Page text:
The CIA has argued that allowing detainees to publicly describe interrogation techniques used against them would endanger national security.


New York Times:

The Central Intelligence Agency has told a federal court that Qaeda suspects should not be permitted to describe publicly the “alternative interrogation methods” used in secret C.I.A. prisons overseas.

In papers filed in the case of Majid Khan, a Pakistani who is among 14 so-called “high-value detainees” recently transferred to the Guantnamo Bay detention camp in Cuba, Justice Department and C.I.A. officials argued that allowing Mr. Khan to disclose details of his treatment could cause “extremely grave damage to the national security.”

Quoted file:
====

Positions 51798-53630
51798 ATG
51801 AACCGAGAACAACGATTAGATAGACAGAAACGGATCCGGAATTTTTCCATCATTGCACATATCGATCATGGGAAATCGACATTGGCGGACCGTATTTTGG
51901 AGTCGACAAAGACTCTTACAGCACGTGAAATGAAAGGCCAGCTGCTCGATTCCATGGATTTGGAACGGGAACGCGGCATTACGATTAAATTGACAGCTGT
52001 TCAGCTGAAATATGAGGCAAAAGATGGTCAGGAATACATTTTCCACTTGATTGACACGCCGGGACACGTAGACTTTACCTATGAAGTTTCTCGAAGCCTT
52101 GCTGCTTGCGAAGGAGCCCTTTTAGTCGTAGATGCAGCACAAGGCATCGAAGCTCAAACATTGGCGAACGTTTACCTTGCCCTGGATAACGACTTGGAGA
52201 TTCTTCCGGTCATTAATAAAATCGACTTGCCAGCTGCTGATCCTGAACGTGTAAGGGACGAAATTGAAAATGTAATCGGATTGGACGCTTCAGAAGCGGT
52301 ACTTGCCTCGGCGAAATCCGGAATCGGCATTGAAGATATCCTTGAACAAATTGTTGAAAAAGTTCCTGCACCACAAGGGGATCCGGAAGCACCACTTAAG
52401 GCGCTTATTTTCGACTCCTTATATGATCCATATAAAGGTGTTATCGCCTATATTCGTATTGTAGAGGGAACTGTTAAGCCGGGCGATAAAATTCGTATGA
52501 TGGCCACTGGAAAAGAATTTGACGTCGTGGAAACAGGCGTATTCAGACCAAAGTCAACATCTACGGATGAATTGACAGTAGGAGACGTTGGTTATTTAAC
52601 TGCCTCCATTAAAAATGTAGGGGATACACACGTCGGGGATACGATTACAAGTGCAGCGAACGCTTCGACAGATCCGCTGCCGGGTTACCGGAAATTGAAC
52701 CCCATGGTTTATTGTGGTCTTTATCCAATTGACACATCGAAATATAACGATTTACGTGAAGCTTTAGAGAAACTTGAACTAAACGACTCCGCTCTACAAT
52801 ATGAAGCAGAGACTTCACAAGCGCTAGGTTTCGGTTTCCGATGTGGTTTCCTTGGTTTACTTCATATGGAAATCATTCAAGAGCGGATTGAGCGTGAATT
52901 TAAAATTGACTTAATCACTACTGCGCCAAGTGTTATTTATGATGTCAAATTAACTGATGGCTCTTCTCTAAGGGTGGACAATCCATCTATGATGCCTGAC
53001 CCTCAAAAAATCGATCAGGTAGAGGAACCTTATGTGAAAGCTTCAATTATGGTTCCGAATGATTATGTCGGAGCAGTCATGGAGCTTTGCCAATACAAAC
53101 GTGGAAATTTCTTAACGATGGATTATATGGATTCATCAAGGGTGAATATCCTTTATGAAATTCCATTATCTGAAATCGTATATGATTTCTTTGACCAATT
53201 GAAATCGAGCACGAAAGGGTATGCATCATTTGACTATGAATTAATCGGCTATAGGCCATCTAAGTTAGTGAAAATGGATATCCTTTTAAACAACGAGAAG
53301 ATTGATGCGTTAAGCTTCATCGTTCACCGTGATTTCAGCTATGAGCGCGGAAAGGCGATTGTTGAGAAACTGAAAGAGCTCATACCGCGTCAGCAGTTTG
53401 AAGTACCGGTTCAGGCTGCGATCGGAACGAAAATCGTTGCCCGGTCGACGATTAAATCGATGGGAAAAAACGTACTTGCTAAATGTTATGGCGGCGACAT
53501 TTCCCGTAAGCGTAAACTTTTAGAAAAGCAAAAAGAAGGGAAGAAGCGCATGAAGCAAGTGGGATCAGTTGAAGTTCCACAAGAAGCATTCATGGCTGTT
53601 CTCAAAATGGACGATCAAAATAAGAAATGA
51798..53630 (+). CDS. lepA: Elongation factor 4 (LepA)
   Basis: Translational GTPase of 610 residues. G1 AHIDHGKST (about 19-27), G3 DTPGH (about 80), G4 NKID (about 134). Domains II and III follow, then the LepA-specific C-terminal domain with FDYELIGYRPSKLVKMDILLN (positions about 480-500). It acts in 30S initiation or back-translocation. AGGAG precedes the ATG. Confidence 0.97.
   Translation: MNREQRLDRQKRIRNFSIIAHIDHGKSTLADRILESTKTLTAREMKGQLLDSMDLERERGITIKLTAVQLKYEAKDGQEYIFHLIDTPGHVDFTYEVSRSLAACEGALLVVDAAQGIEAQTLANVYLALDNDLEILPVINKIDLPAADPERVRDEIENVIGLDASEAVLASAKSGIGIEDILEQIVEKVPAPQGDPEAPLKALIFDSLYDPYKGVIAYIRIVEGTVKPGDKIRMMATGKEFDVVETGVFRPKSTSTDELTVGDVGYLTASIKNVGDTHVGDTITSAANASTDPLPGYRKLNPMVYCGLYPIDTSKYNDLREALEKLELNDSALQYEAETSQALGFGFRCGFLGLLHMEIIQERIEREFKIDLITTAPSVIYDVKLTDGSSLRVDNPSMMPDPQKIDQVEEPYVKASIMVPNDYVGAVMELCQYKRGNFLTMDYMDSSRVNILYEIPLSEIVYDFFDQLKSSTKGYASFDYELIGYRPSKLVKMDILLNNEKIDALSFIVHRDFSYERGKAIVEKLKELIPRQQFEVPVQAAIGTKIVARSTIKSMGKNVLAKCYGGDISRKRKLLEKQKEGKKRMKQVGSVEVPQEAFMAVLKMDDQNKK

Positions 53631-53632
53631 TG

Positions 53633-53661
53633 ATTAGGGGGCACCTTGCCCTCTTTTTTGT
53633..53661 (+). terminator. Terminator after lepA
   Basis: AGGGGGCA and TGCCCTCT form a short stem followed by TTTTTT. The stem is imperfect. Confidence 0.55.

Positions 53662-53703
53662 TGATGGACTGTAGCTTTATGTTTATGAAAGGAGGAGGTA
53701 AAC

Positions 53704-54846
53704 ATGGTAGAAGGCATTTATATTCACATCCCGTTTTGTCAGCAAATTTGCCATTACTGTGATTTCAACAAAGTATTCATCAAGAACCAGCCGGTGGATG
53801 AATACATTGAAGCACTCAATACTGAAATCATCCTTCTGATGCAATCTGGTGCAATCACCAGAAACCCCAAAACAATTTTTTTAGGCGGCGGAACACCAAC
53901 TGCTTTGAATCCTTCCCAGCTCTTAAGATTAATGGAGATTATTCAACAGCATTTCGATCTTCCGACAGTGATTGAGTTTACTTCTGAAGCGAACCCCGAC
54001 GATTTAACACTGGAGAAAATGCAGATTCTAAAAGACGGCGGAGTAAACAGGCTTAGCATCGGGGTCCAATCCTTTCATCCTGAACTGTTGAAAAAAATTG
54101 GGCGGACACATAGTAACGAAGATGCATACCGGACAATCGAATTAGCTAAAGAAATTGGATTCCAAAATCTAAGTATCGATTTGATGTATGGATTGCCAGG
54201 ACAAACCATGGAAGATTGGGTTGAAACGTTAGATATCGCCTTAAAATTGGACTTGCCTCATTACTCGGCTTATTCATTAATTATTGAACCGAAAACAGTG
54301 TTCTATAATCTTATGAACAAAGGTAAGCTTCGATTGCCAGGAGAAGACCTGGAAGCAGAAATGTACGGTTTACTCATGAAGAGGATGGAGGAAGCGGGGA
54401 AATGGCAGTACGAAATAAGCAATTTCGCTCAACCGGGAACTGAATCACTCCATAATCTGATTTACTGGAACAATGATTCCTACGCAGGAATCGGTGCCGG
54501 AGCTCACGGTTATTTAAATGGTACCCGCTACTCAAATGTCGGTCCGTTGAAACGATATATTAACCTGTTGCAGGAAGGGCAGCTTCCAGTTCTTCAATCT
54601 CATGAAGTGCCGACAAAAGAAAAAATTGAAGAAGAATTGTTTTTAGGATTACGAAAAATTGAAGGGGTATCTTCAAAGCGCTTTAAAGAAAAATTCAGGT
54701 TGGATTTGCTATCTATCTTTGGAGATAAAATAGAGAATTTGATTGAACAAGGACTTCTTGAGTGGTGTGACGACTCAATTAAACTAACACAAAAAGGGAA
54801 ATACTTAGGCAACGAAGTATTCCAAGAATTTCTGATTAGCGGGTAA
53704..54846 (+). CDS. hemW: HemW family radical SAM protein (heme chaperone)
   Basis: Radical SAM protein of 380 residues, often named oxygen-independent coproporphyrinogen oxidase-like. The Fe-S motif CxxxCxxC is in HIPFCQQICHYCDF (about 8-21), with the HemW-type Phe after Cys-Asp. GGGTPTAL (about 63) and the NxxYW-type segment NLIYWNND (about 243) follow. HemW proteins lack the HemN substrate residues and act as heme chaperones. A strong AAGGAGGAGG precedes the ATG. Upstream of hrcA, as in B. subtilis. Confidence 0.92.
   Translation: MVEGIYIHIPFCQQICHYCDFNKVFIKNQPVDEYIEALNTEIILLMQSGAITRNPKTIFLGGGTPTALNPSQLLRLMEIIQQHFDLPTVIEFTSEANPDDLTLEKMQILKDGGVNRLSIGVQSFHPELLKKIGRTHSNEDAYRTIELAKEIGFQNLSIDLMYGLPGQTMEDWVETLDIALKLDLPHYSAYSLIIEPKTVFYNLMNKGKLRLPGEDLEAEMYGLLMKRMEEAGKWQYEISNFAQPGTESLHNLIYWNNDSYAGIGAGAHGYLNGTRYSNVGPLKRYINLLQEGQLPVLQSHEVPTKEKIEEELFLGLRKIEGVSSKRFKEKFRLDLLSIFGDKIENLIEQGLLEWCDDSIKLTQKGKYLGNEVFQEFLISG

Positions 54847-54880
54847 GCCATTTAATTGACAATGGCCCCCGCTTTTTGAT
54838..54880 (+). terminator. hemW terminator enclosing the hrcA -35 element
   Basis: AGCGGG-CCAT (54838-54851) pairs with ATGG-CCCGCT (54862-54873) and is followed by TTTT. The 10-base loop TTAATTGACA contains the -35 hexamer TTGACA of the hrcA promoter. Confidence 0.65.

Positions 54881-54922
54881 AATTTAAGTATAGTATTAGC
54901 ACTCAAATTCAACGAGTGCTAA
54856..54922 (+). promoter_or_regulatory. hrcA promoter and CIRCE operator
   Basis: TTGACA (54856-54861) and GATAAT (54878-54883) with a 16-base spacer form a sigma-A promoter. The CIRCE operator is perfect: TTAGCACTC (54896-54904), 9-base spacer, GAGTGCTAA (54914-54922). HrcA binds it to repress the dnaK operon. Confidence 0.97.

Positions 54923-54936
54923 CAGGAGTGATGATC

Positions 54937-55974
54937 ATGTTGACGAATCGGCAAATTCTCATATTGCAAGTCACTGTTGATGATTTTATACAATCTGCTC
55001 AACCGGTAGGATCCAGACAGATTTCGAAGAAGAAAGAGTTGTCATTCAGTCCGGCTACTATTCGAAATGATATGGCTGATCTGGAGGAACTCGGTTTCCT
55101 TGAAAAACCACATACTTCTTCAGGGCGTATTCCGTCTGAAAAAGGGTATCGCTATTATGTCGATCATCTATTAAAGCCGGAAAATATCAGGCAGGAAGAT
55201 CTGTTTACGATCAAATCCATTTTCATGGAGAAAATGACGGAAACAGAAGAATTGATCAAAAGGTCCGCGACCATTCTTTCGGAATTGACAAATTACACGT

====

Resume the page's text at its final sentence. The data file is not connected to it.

“Many terrorist operatives are specifically trained in counter-interrogation techniques,” says a declaration by Marilyn A. Dorn, an official at the National Clandestine Service, a part of the C.IA. “If specific alternative techniques were disclosed, it would permit terrorist organizations to adapt their training to counter the tactics that C.I.A. can employ in interrogations.”

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